Represent!

Politics, government and public life for Southern California

These California cities scored best and worst for LGBT-friendly policies

Long Beach's Robert Garcia is the first openly gay mayor of the city. Garcia, as councilman and now mayor, helped to boost Long Beach's ranking on LBGT-friendly policies to a perfect 100 this year.
Long Beach's Robert Garcia is the first openly gay mayor of the city. Garcia, as councilman and now mayor, helped to boost Long Beach's ranking on LBGT-friendly policies to a perfect 100 this year. Robert Garcia

Six California cities received perfect scores for having the best policies and laws for lesbian, gay, bisexual and transgender residents and employees.

Long Beach, Los Angeles, Palm Springs, San Diego, San Francisco and West Hollywood each scored  100 on the 2014 Municipal Equality Index. The index compares  the nation's 200 largest cities, all state capitals and cities with high proportions of same-sex couples.

Two national LGBT civil rights organizations, The Human Rights Campaign Foundation and  Equality Federation Institute, publish the list.

For Long Beach, which recently elected its first openly gay mayor, the city repeated last year's showing with the maximum possible 100 points, said Josh Steichmann, spokesman for Equality California, a civil rights group that helped collect data for the list.

"The first big place that Long Beach gained points was in updating their city non-discrimination policy to include gender identity, ensuring that transgender employees were covered," Steichmann siad. "The second big place they improved was in adding transgender coverage to the city's health care plans."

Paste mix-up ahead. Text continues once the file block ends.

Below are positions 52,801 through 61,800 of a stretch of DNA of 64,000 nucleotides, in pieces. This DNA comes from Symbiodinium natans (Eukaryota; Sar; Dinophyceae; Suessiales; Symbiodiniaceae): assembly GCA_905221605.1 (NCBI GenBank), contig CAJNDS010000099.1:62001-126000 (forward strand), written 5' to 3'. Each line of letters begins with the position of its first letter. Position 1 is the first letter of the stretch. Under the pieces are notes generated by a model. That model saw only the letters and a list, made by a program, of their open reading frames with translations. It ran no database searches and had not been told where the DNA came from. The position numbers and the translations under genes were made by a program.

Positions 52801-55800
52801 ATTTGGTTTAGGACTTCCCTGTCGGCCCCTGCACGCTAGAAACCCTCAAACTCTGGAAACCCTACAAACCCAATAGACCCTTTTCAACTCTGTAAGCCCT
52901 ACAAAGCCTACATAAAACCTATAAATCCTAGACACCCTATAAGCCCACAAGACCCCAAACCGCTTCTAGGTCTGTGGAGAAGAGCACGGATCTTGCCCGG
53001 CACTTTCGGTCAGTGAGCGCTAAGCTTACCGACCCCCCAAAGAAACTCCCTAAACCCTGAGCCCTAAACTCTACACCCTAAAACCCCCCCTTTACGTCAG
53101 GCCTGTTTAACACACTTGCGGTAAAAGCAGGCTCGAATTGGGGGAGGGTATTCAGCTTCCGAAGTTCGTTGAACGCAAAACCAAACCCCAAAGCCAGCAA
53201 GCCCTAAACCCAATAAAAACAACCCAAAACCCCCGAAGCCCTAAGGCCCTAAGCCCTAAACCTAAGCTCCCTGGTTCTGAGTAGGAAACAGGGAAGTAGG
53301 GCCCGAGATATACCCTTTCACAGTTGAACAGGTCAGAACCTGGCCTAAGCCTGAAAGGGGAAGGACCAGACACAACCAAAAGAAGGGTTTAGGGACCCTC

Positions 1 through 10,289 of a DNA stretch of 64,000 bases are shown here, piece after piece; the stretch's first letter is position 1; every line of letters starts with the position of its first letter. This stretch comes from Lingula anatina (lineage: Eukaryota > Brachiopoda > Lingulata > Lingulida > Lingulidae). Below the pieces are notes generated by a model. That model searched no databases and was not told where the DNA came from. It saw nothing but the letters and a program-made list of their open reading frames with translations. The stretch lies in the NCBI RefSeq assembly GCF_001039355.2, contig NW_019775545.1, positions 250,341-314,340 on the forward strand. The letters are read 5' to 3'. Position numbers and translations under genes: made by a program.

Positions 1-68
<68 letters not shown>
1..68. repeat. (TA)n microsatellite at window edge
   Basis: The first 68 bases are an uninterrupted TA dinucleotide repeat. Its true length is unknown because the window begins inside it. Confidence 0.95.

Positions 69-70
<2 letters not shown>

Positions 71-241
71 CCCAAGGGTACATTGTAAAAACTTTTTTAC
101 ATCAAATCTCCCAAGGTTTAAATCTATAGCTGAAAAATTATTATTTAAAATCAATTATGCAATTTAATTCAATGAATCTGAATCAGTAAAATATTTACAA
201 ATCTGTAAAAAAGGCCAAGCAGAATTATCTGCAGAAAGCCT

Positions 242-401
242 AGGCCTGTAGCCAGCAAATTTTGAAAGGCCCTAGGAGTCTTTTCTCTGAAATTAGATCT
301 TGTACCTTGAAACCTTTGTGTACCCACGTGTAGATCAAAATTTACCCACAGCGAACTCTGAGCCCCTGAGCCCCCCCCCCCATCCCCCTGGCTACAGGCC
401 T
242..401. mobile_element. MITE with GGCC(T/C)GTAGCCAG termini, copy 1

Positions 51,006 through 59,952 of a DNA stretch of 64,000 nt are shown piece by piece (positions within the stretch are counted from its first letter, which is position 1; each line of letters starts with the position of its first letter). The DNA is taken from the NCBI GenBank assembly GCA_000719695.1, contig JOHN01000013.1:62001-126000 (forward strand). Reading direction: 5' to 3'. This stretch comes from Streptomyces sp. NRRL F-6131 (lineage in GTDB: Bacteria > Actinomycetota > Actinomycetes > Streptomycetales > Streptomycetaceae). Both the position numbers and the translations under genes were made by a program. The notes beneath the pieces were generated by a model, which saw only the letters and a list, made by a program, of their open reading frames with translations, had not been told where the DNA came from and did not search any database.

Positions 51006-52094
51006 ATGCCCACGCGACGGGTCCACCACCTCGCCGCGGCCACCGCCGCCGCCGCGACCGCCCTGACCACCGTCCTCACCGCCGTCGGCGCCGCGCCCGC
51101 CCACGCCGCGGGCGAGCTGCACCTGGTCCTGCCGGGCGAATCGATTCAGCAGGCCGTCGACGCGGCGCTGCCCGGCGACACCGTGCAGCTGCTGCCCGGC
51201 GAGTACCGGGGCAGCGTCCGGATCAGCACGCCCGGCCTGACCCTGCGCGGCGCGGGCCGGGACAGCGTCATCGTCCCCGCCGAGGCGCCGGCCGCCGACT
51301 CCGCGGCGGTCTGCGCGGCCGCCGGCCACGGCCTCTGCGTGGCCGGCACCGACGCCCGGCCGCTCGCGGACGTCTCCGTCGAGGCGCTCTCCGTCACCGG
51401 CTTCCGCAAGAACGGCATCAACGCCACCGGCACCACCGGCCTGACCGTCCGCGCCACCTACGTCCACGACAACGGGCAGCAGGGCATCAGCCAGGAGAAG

The city now also offers specific LGBT youth programs through the city-funded Center for Families and Youth, he said. Having LGBT people in visible leadership positions helps a city's ranking as well. Garcia recently joined the governing board of Equality California.

The list is not meant to be a list of the best places for LGBT people to live, because it only evaluates policies, and does not do surveys on quality of life, Steichmann said.

The five California cities scoring the poorest were:

  • Brisbane -- 51 points
  • Bakersfield -- 54
  • Oceanside -- 57
  • Fullerton -- 58
  • Hayward -- 58

The annual listing looks at cities' policies on non-discrimination of LGBT people, whether they recognize gay and lesbian relationships, their employment policies, services and programs, law enforcement and the cities' relationship with the LGBT community. It also looks at whether cities require contractors to also have non-discrimination policies.

Cities that recruit LGBT employees, conduct diversity training and that have an affinity group for LGBT workers got bonus points. Palm Springs and San Francisco each got 16 bonus points, the highest number among the top six cities.

Fullerton came up short in a couple of areas. It received no credit for cultivating relationships with the LGBT community, and it received only partial credit for services for LGBT people and the city's employment practices.

A city would receive full credit if it extended domestic partner benefits, legal dependent benefits and equivalent family leave to LGBT employees and their families. The cities were also judged on whether they offer transgender health care insurance coverage to employees and family members.

 

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